A Question of Citizenship: Civil and Human Rights of Pregnant Women in the US

The debate in the US about abortion often obfuscates fundamental issues of human and civil rights. To consider a fetus a person means endowing the fetus with rights and protections that can and will clash with other people’s rights. By conflating a moral judgement with legal responsibilities, many states are infringing the rights of fully grown people.

This ‘fetus rights’ attitude’ fails to account for the moral problems of considering a fetus on a par with a fully grown person and endangers women’s civil and human rights. Here are some examples from the New York Times based on research by Paltron and Flavin (2013):

“Based on the belief that he had an obligation to give a fetus a chance for life, a judge in Washington, D.C., ordered a critically ill 27-year-old woman who was 26 weeks pregnant to undergo a cesarean section, which he understood might kill her. Neither the woman nor her baby survived.

“In Iowa, a pregnant woman who fell down a flight of stairs was reported to the police after seeking help at a hospital. She was arrested for ‘attempted fetal homicide.’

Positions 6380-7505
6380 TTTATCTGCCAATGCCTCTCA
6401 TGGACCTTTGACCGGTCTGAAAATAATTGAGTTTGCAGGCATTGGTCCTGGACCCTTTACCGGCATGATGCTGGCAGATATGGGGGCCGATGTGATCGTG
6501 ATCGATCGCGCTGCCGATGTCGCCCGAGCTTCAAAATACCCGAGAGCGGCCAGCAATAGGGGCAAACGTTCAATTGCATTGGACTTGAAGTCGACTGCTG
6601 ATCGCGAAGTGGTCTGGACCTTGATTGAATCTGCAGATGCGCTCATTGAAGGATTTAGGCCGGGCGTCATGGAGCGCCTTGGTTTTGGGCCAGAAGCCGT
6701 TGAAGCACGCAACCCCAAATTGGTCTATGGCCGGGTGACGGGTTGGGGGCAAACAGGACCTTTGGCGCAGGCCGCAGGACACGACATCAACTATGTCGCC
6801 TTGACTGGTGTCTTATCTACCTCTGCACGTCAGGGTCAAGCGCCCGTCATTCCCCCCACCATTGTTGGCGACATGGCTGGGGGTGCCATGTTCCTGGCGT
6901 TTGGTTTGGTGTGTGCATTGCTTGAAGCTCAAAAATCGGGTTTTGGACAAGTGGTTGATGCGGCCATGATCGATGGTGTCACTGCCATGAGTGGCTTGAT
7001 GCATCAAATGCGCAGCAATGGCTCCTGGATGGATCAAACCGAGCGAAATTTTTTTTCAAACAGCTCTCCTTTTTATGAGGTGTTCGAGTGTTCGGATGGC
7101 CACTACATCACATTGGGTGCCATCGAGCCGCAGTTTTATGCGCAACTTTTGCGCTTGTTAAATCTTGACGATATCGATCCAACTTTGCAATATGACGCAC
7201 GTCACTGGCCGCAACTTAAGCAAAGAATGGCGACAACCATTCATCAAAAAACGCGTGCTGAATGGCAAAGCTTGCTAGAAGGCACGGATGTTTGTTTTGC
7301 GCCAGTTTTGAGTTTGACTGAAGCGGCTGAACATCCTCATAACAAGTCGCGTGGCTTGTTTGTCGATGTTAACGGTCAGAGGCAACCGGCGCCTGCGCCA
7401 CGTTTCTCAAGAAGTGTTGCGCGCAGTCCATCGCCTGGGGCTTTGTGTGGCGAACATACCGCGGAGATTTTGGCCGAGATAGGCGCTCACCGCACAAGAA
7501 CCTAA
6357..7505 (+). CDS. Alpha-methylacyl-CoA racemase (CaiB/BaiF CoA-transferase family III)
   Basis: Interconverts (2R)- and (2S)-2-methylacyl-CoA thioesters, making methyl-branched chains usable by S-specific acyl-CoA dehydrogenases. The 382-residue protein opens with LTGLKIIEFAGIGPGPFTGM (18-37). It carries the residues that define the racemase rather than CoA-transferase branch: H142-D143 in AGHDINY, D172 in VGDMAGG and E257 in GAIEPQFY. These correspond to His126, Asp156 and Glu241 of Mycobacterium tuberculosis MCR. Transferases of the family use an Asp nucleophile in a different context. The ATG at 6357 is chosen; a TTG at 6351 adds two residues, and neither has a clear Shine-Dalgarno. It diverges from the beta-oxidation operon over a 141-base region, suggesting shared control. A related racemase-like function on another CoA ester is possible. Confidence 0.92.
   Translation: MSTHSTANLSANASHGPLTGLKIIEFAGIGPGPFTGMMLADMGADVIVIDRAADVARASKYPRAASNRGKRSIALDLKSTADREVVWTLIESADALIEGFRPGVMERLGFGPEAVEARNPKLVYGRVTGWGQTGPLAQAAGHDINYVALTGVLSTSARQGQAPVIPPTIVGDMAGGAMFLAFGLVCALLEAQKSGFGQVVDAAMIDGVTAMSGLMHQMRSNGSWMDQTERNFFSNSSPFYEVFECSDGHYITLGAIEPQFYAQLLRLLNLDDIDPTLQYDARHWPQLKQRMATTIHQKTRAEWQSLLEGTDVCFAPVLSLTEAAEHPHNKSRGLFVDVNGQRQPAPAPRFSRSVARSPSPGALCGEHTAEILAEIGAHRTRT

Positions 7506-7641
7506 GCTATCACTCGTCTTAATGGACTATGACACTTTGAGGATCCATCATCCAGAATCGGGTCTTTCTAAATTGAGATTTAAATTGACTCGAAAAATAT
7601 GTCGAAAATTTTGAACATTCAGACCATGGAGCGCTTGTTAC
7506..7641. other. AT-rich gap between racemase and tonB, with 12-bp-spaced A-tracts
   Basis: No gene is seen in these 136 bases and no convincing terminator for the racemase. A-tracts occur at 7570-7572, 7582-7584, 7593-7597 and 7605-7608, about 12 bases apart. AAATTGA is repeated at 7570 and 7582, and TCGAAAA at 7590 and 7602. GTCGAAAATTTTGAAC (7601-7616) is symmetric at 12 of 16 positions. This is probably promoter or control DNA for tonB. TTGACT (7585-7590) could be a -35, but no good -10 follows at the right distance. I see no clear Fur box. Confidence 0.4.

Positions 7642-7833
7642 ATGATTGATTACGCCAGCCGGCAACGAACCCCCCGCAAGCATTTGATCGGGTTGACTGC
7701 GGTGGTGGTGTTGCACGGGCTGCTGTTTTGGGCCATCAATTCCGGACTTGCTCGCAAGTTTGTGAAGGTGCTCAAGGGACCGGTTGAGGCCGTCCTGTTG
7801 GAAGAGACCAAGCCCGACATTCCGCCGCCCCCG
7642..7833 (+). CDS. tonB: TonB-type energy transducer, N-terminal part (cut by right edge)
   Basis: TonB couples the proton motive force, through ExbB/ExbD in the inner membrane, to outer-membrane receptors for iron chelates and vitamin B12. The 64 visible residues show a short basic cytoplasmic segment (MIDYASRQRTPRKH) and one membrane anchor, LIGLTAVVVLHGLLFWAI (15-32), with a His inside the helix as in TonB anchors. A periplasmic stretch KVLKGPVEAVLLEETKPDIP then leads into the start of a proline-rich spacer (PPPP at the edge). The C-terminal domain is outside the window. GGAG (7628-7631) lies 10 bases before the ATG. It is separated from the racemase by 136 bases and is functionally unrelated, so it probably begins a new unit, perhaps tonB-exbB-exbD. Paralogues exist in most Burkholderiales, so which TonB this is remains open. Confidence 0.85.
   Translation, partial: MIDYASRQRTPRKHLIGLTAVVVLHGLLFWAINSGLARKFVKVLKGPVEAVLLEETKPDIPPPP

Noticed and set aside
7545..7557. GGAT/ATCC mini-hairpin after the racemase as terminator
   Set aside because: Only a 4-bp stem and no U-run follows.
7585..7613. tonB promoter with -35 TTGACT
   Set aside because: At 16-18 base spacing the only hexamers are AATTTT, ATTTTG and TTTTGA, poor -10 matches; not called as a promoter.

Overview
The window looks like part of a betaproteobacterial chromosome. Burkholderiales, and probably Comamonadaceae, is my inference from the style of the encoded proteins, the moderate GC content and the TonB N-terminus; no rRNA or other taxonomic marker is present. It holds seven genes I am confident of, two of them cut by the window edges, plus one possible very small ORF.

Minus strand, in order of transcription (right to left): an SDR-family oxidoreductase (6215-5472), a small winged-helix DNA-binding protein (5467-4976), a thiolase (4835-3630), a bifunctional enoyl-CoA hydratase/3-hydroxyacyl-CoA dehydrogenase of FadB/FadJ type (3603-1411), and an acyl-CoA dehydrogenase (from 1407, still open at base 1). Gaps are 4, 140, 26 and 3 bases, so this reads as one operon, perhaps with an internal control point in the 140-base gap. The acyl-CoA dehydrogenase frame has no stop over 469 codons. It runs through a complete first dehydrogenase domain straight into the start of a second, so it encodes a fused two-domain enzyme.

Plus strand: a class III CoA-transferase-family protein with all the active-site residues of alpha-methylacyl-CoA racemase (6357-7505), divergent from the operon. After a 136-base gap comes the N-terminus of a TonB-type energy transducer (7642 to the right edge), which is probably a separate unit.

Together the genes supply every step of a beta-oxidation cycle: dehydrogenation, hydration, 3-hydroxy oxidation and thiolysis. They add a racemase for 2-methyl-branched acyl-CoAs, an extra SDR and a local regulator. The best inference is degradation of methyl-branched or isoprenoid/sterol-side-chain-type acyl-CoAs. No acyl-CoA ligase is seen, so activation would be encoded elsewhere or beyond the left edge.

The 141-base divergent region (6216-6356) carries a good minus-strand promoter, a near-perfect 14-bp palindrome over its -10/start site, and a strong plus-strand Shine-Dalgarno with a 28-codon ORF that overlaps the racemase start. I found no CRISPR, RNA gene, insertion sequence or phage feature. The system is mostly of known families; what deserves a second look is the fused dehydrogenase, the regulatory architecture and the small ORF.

“In Utah, a woman gave birth to twins; one was stillborn. Health care providers believed that the stillbirth was the result of the woman’s decision to delay having a cesarean. She was arrested on charges of fetal homicide.

“In Louisiana, a woman who went to the hospital for unexplained vaginal bleeding was locked up for over a year on charges of second-degree murder before medical records revealed she had suffered a miscarriage at 11 to 15 weeks of pregnancy.

“Florida has had a number of such cases. In one, a woman was held prisoner at a hospital to prevent her from going home while she appeared to be experiencing a miscarriage. She was forced to undergo a cesarean. Neither the detention nor the surgery prevented the pregnancy loss, but they did keep this mother from caring for her two small children at home. While a state court later found the detention unlawful, the opinion suggested that if the hospital had taken her prisoner later in her pregnancy, its actions might have been permissible.

“In another case, a woman who had been in labor at home was picked up by a sheriff, strapped down in the back of an ambulance, taken to a hospital, and forced to have a cesarean she did not want. When this mother later protested what had happened, a court concluded that the woman’s personal constitutional rights ‘clearly did not outweigh the interests of the State of Florida in preserving the life of the unborn child.’

“Anti-abortion reasoning has also provided the justification for arresting pregnant women who experience depression and have attempted suicide. A 22-year-old in South Carolina who was eight months pregnant attempted suicide by jumping out a window. She survived despite suffering severe injuries. Because she lost the pregnancy, she was arrested and jailed for the crime of homicide by child abuse.”

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